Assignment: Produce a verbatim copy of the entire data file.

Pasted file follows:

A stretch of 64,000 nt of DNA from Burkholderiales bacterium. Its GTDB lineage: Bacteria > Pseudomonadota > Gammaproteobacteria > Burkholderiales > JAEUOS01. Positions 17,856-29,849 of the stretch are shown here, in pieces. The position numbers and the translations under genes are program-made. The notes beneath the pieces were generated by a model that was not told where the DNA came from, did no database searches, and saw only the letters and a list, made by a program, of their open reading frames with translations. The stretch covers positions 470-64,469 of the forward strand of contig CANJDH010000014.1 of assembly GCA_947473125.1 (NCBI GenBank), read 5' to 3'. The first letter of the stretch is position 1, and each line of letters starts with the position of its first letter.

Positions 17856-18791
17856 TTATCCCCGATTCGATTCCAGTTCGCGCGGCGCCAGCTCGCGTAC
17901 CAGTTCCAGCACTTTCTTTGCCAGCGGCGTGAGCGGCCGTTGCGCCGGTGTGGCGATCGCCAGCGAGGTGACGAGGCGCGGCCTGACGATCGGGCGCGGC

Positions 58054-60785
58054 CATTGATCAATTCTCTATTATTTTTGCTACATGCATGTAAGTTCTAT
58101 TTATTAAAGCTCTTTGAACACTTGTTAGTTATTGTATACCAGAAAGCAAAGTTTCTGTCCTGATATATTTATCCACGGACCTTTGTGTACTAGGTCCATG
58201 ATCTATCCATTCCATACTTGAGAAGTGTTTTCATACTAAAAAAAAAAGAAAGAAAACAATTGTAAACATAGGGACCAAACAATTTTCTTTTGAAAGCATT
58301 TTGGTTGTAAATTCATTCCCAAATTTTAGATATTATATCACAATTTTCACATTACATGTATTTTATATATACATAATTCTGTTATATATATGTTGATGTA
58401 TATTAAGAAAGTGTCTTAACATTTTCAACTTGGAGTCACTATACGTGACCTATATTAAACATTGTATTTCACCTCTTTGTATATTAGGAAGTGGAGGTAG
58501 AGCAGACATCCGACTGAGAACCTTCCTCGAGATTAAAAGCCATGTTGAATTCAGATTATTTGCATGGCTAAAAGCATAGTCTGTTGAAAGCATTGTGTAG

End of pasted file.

A stretch of 64,000 nt of DNA from Burkholderiales bacterium. Its GTDB lineage: Bacteria > Pseudomonadota > Gammaproteobacteria > Burkholderiales > JAEUOS01. Positions 17,856-29,849 of the stretch are shown here, in pieces. The position numbers and the translations under genes are program-made. The notes beneath the pieces were generated by a model that was not told where the DNA came from, did no database searches, and saw only the letters and a list, made by a program, of their open reading frames with translations. The stretch covers positions 470-64,469 of the forward strand of contig CANJDH010000014.1 of assembly GCA_947473125.1 (NCBI GenBank), read 5' to 3'. The first letter of the stretch is position 1, and each line of letters starts with the position of its first letter.

Positions 17856-18791
17856 TTATCCCCGATTCGATTCCAGTTCGCGCGGCGCCAGCTCGCGTAC
17901 CAGTTCCAGCACTTTCTTTGCCAGCGGCGTGAGCGGCCGTTGCGCCGGTGTGGCGATCGCCAGCGAGGTGACGAGGCGCGGCCTGACGATCGGGCGCGGC

Positions 58054-60785
58054 CATTGATCAATTCTCTATTATTTTTGCTACATGCATGTAAGTTCTAT
58101 TTATTAAAGCTCTTTGAACACTTGTTAGTTATTGTATACCAGAAAGCAAAGTTTCTGTCCTGATATATTTATCCACGGACCTTTGTGTACTAGGTCCATG
58201 ATCTATCCATTCCATACTTGAGAAGTGTTTTCATACTAAAAAAAAAAGAAAGAAAACAATTGTAAACATAGGGACCAAACAATTTTCTTTTGAAAGCATT
58301 TTGGTTGTAAATTCATTCCCAAATTTTAGATATTATATCACAATTTTCACATTACATGTATTTTATATATACATAATTCTGTTATATATATGTTGATGTA
58401 TATTAAGAAAGTGTCTTAACATTTTCAACTTGGAGTCACTATACGTGACCTATATTAAACATTGTATTTCACCTCTTTGTATATTAGGAAGTGGAGGTAG
58501 AGCAGACATCCGACTGAGAACCTTCCTCGAGATTAAAAGCCATGTTGAATTCAGATTATTTGCATGGCTAAAAGCATAGTCTGTTGAAAGCATTGTGTAG